The frenziedly rising capital of Bangladesh --- a notoriously unplanned metropolis, may not escape the wrath of a disastrous earthquake this time around. Apart from the active tectonic plates, the metropolitan Dhaka and its outskirts sit on several fault lines. A major one passes through the Tejgaon area. On the other hand, not to speak of a high-magnitude one, a slightly prolonged 6-scale earthquake may wreak havoc on the capital, in the older and middle part of the city in particular.
The country has a Ministry of Disaster Management and Relief. Due to the recurrence of cyclones and floods, it has to be chiefly focused on these natural calamities. Of late, it has started taking preparations to cope with the climate change impacts, especially the sea-level rise. With so many priorities warranting urgent attention, the calamity of big earthquakes finds itself on the backburner. At the same time, seminars, roundtables and workshops continue to be held in Dhaka round the year. But what galls a lot of people is the government's laidback attitude towards the feared disaster of earthquake strikes.
Experts rue the authorities' nonchalance over the calamity. Unlike cyclones or floods, an earthquake strikes without notice. It cannot be forecast, with the assault time ranging from pre-dawn deep-sleep hours to midnight. An earthquake lasts for 2 to 3 minutes. Effective disaster management following a calamitous earthquake can keep the extent of fatalities and other losses to the minimum. This is what happens in developed and fast developing countries. Recently Haiti and Chile experienced earthquakes. In the case of Haiti, a LDC (least developed country), the scale of devastation was enormous despite the quake being measured 6 on Richter scale. Chile, a middle-income country, was stricken by another quake with the magnitude of 8. It shows how the economic position determines the scale of quake-aftermaths in different countries.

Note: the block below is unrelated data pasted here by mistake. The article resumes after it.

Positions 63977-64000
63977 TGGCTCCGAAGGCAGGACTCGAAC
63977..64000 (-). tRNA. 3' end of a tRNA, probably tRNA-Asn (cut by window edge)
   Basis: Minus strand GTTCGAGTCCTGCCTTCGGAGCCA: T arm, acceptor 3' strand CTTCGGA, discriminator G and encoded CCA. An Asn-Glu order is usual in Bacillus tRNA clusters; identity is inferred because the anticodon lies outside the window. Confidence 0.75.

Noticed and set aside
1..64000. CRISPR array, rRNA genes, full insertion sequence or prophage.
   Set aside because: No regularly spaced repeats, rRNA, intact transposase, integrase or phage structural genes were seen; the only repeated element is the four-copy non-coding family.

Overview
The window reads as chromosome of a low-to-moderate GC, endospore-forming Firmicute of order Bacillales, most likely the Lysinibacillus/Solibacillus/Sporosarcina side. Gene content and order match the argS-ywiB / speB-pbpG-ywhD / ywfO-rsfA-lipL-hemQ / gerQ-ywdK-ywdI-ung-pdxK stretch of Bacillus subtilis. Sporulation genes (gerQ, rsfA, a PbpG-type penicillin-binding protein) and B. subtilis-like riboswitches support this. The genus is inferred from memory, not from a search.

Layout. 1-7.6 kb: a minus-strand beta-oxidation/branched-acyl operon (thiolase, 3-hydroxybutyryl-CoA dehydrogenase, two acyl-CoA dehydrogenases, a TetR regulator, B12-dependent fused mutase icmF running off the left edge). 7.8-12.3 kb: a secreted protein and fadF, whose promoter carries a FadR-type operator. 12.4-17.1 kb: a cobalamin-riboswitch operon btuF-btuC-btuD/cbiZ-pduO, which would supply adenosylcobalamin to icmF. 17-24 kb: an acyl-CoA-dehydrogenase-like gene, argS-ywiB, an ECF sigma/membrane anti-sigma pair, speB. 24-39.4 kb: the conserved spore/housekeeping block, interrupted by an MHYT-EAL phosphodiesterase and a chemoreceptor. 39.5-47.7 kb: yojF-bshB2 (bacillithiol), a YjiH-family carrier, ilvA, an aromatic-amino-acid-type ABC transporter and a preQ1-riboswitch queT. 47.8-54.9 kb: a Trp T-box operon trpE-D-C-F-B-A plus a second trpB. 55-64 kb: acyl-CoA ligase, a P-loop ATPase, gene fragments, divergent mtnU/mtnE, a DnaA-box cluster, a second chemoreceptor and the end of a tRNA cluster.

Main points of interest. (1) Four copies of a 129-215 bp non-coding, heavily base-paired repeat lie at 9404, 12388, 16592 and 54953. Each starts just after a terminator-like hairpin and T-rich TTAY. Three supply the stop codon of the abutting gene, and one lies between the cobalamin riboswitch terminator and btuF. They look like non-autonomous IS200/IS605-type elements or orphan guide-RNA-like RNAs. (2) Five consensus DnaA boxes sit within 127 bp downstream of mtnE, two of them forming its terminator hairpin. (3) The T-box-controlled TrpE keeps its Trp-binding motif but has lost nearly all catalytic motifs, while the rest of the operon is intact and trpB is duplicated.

Due to the country being repeatedly hit by cyclones with a past of great floods, Bangladesh is highly dependent on its disaster management operations. Owing to poor logistics, lack of essential resources including advanced rescue equipment and tools, the post-quake emergency operations may prove gigantic. There are similarities between rescue operations following earthquakes and cyclones. But in the case of earthquakes, that too in large and densely populated cities like Dhaka, the tasks become enormous. As for instance, owing to its unplanned growth with semi-improvised narrow neighbourhood roads, fighting big fires is feared to be a great challenge. Moreover, civil defence vehicles might find it difficult to bring out the badly injured from the piles of concrete rubble. In a couple of days, the trapped people will find it impossible to survive amid the stench of corpses. Emergency food and water supplies will be in complete disarray. In short, Dhaka sits far below even many ramshackle cities in the context of earthquake strikes; a large section of its 20.628 million residents and different infrastructure will possibly be shoved into the jaws of death & destruction after a massive onslaught. All-out preparations, including regular earthquake drills, have no substitute in this regard.